Abductor Tendon Repair Vignette
Patient Vignette – Hip Abductor Tendon Repair
M.B. is a 67-year-old female. She enjoys socializing with friends and world travel. She had a long history of pain associated with hip trochanteric bursitis, but had never had a specific injury. M.B. had received 3 or 4 corticosteroid injections into the bursa in 2013-2014. The injections were helping, and she was doing well until June 2014, when she slipped at the airport while preparing for an international flight. She completed her trip, but reported worsening pain, new weakness, and a new feeling of instability in her hip. For the first time, M.B. began using a cane. She was seen in clinic shortly after her cruise.
Clinic Visit #1
M.B. had an MRI prior to her visit with Dr. Hansen. X-rays were done in clinic, as X-rays reveal additional information about the structure of the hip not seen on MRI. When the provider entered the room, he started by reviewing the complete history related to the hip pain. The provider then did a series of exams, including a careful evaluation of both hips, and several maneuvers to test for discomfort to the touch (tender over the lateral hip), range of motion, and strength (decreased strength in abduction, which is moving the leg away from the body).
X-rays showed a small piece of bone over the greater trochanter of the femur (red arrow). Also seen was prominence and flattening of the area between the ball and the neck of the femur, referred to as a CAM lesion (white arrow) and calcification around the labrum (green arrow).
Abductor Preop AP Arrows
MRI [MRI_abductor tendon tear_arrow.jpg] showed fluid collection and complete tears of the gluteus minimus and medius tendons (responsible for abduction) with the tendons pulled away from the bone. Additional degenerative changes of the hip were also seen.
MRI Abductor Tendon Tear Arrow
Dr. Hansen discussed the diagnosis of abductor tendon tears as well as the wear-and-tear of the hip. He recommended surgical repair of the tendon tears, but also recommended a diagnostic injection of the hip joint to determine how much pain was being caused by the degenerative changes.
Clinic Visit #2
M.B. blocked out 30 minutes on a Monday afternoon for her next visit. On arrival she read and signed consent for the injection, and asked questions that were not addressed. The procedure was done with M.B. lying on her back. (Ultrasound was used to ensure proper placement of the needle and medication within the hip joint.) Both the area to be injected and the ultrasound machine were prepared in a sterile fashion. The needle was inserted into the front of the hip. In the picture the needle tip (red arrow), ball (white arrow) and socket (yellow arrow) are visible. Lidocaine was used to numb the skin, and then a second needle was advanced into the hip joint. More lidocaine was used which served to numb the hip joint. After the injection, she had significant improvement in her “deep hip” pain where the medicine was injected, but her chief complaint of lateral hip pain had very little relief.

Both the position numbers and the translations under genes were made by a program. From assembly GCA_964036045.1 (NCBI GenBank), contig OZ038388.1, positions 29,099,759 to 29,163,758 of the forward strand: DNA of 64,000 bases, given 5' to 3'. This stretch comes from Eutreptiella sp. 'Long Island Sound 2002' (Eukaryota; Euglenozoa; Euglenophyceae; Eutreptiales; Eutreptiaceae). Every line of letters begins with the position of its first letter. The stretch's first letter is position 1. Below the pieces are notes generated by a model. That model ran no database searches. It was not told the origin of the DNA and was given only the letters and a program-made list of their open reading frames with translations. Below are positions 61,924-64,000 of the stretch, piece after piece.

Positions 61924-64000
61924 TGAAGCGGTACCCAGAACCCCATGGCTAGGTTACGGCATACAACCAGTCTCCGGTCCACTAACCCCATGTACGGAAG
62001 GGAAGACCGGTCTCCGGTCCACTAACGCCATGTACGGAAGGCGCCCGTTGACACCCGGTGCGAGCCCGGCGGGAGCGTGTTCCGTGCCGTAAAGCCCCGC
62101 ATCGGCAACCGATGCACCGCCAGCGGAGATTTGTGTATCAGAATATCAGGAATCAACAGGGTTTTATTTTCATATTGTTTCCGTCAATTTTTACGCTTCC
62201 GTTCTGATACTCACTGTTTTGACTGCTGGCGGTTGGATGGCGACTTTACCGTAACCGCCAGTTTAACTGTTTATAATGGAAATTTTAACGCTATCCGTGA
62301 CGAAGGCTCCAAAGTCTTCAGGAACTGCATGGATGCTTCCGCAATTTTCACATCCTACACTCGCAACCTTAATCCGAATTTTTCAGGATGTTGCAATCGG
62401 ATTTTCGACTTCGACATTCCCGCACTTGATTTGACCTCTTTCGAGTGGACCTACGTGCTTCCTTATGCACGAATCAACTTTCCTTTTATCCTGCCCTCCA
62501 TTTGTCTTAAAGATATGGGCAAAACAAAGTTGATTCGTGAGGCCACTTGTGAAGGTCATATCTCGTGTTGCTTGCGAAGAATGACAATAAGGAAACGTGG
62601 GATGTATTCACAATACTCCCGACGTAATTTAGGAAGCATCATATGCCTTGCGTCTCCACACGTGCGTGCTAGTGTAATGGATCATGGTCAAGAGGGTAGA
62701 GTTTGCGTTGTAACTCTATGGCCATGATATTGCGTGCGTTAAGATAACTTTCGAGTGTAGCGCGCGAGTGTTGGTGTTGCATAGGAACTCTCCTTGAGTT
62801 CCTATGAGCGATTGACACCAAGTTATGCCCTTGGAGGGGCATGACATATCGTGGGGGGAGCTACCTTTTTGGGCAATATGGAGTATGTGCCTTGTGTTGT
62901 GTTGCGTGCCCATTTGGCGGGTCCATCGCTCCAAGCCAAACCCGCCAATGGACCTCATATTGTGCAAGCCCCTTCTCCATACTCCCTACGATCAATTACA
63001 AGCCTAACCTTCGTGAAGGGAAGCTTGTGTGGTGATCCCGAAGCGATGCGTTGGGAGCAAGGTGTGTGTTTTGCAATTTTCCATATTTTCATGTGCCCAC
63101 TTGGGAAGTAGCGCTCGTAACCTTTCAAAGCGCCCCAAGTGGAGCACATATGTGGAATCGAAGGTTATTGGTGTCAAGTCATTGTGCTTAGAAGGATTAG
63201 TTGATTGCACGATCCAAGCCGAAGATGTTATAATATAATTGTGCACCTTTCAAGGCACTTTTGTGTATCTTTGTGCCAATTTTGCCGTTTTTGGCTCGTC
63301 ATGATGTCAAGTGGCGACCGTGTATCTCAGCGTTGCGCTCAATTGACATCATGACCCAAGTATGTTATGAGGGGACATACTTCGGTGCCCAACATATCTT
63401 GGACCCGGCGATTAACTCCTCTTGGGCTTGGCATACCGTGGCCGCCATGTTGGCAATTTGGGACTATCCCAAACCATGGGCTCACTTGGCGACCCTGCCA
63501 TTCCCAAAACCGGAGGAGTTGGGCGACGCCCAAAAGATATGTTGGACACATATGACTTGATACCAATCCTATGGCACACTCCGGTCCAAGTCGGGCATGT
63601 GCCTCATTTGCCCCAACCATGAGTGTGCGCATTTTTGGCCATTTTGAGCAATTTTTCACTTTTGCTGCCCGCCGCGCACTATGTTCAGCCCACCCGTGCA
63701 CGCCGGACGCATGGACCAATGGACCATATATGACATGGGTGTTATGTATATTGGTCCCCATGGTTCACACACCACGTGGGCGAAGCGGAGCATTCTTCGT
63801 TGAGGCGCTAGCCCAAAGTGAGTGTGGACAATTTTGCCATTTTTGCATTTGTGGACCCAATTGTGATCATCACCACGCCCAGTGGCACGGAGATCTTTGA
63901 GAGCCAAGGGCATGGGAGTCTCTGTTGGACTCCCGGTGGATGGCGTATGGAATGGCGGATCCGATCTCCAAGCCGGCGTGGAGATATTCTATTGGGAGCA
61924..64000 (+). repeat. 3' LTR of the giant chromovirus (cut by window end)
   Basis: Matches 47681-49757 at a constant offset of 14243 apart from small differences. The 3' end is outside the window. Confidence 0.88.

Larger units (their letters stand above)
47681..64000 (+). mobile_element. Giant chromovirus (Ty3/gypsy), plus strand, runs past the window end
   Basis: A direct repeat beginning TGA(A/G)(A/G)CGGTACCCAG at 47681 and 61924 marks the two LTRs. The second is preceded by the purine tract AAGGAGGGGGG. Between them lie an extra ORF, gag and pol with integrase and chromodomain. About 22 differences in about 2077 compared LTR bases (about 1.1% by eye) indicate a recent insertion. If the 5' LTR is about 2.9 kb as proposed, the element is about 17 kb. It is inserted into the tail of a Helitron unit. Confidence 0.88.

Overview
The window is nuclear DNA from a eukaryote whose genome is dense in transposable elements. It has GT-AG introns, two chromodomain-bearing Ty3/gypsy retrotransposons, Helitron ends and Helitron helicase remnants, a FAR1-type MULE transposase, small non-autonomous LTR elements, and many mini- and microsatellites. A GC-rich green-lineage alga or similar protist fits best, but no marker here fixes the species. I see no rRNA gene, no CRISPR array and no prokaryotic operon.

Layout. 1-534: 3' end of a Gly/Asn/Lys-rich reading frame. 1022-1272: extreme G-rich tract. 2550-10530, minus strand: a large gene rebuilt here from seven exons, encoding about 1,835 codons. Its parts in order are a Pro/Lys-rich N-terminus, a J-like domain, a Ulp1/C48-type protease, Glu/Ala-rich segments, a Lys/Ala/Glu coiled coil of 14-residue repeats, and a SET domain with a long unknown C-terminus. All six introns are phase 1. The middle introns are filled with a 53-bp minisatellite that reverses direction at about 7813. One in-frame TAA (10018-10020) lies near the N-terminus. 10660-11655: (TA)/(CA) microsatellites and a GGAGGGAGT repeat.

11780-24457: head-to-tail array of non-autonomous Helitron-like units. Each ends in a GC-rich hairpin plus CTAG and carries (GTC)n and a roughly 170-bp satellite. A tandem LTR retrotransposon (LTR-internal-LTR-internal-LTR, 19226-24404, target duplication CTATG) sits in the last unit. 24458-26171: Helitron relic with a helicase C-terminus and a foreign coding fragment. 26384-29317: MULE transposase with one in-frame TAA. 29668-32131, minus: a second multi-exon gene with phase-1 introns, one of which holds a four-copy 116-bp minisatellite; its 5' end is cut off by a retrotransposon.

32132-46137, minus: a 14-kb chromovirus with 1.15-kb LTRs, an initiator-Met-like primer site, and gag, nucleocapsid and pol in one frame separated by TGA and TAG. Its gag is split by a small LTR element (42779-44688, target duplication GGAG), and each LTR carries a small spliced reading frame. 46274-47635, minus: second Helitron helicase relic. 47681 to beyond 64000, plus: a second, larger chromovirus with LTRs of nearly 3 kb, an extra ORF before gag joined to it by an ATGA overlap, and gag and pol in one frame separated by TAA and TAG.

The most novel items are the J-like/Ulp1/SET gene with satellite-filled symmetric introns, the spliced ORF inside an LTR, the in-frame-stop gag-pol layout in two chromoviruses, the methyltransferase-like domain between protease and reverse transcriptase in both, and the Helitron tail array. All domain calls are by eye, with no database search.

Ultrasound Injection Arrows
M.B. tolerated the injection well and was able to drive herself home after the procedure. The relief, as expected, was temporary. With additional confidence that the correct source of pain had been identified, M.B. decided to proceed with surgery.
For 2 days prior to surgery M.B. used a special soap while showering that decreases the amount of bacteria in the skin. She received a call on the afternoon prior to her surgery with final arrangements and surgery time. M.B. was at the hospital 2 hours before her surgery time to check in to the hospital, start an IV, and sign the requisite paperwork. The surgeon signed her leg and M.B. was wheeled off to the operating suite.
Surgery included diagnostic hip arthroscopy and abductor tendon repair.
Please see more information about details of the surgery itself here, and a surgical video. An arthroscopic picture of the tendon repair is seen below.
Abductor Tendon Repair scope Pics Repair
M.B. was discharged home after less than 2 hours in the recovery room.
After the Surgery
The immediate post-operative period was frustrating for M.B. The brace that was used to protect the repair kept her leg away from her body, and made it difficult to walk. She used a walker, and even a wheelchair because of pain associated with a separate foot injury. Although there was a love-hate relationship with the brace, she still used it faithfully for the first 6 weeks.
M.B. reported back to the surgeon about 2 weeks postop to have her sutures removed. By that time she could already feel a difference in her level of pain and range of motion! New X-rays were taken at 2 weeks, to ensure no problems associated with the surgery. At that time she was still having significant pain, and even had some discomfort with the brace rubbing on her surgical incisions.
M.B. started physical therapy about 3 weeks after her surgery. This was also difficult and painful at first, but she quickly began to see the benefits of the advancing range of motion. 6 weeks after the procedure she weaned use of the walker. She was elated to find that her pain level was now better than before surgery, especially given how challenging the first few weeks had been. M.B. worked diligently in physical therapy for approximately 4 months, and faithfully performed the home exercises she was taught. M.B. progressed, but did have several setbacks including a fall onto her hip. When she was seen at 8 months postop, her limp had completely resolved, and she was no longer having any pain.
How Is She Doing Now?
Today the patient reports she is very happy with her surgical outcome. M.B. reports that she has significantly improved strength, and that her long-standing hip pain and discomfort with range of motion has resolved. M.B. has been able to return to her hobby of cruising around the world with friends!